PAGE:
WordPress Blogs Attacked: What You Need to Know

By April 16, 2013 Security News 6 Comments

Reports of an attack against WordPress and Joomla sites spread through the tech community this weekend, as a large botnet launched brute-force, dictionary-based login attempts on user accounts. According to researchers at hosting companies like CloudFlare and HostGator, some 90,000 IP addresses were involved in the latest series of attacks, leading them to speculate that the overarching goal is to expand the botnet of infected computers to potentially create a super botnet. With some 18% of websites running WordPress, the potential scale is enormous.

Although the attack is no longer breaking news, we wanted to alert LastPass users and clarify what you should know:

  • The attack is focusing on common account usernames – admin, test, administrator, Admin, root – and is systematically testing common passwords to break in to accounts with those usernames. The top five passwords attempted in the hack are “admin,” “123456,” “111111,” “666666,” and “12345678.”
  • The goal is not a data dump of user accounts – this is a large-scale attack that aims to take over a user’s machine, using the server as a stepping stone in order to add it to the botnet’s arsenal. A network of compromised machines can wreak havoc in a distributed denial-of-service (DDoS) attack.
  • If you are a WordPress user using CloudFlare, you are protected from the latest attack, according to their blog post.

The best steps LastPass users can take at this time:

  • If you’re still using a default username on your WordPress account, change it immediately.
  • To be on the cautious side, change your WordPress passwords immediately, especially if you are using a common password, as WordPress founder Matt Mullenweg noted on his blog.
  • Use LastPass to generate a strong, unique password for your account(s). The LastPass security check, in the Tools menu of the LastPass Icon, will also help you identify weak or duplicate passwords on other accounts.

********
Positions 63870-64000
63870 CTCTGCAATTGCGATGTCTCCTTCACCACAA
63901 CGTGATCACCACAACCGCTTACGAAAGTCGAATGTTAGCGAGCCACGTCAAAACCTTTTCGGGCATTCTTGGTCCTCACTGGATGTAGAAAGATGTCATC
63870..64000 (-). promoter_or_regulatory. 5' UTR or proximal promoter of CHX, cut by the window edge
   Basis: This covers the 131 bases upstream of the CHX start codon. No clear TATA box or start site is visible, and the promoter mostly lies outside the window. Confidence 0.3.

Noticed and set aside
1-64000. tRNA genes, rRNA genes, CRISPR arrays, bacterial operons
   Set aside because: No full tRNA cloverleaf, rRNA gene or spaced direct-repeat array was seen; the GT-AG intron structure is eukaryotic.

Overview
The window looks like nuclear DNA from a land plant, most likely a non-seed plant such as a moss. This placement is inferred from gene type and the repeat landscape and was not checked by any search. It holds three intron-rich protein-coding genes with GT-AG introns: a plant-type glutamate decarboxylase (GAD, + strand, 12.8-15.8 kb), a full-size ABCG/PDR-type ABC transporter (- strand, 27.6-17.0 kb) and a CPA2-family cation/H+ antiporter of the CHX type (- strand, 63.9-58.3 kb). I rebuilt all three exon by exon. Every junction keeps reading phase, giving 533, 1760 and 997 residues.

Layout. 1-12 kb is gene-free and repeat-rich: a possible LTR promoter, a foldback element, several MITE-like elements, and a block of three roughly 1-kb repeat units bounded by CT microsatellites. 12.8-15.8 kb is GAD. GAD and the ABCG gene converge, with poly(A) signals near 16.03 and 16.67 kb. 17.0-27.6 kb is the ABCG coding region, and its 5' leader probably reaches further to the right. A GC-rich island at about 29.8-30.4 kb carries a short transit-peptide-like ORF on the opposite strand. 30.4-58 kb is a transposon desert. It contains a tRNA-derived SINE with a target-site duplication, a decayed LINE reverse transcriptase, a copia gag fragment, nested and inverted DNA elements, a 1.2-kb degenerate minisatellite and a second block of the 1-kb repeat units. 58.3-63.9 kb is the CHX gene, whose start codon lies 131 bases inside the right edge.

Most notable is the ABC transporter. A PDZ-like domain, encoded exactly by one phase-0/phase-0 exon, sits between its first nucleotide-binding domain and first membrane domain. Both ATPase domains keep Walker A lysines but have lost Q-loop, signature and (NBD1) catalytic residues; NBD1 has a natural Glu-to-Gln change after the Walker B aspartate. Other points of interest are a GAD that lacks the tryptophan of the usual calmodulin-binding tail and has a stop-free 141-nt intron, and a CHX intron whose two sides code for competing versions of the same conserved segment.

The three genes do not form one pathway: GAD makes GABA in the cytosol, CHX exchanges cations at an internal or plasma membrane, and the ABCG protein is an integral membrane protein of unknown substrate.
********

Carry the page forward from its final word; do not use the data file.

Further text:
• If you’re using a WordPress.com account, activate two-factor authentication.

We’ll update our users if any further action should be taken. As always, be vigilant and protect your most important accounts.


  • DrJoeRoss says:

    I BELIEVE THERE IS ANOTHER ISSUE ONE CREATED BY LAST-PASS. All day I have been unable to create a POST on my wordpress stie because any post I create starts with a title I did not type and is in Password Protected mode with a password I did not type either! If I turn off the password on wordpress and make the post public, when I save it it reverts to Password protected despite my changes. So I can never create a public post. HOWEVER, when I turned OFF last pass on chrome extensions, I could then change the post to public.

    • Amber Gott says:

      Hi Joe: It sounds like LastPass saved an extra field and is filling in the title with that saved information. Please delete and re-save your WordPress login to fix the issue.

  • Anonymous says:

    When I got an email from my web host Powweb warning me of the WordPress attack I wasn’t too concerned. I launched LastPass and looked at my password. There is no way to brute force my password! Thanks LastPass!

  • Anonymous says:

    My Fail2Ban has blocked 4 IPs so far today! That is up from one or two per week.

  • Jason Nuss says:

    Great post LastPass! Our WordPress site has been hacked several times in the past couple months. We’ve updated all our passwords, as well as updated our LastPass entries. Hopefully we’ll be good to go.

    I posted a blog of our own on being hacked and what measures we took to make our site more secure, and to make sure we had regular backups scheduled in case of future hacks.


    Being hacked is a major pain, but your steps above can help big time! Backups are critical too!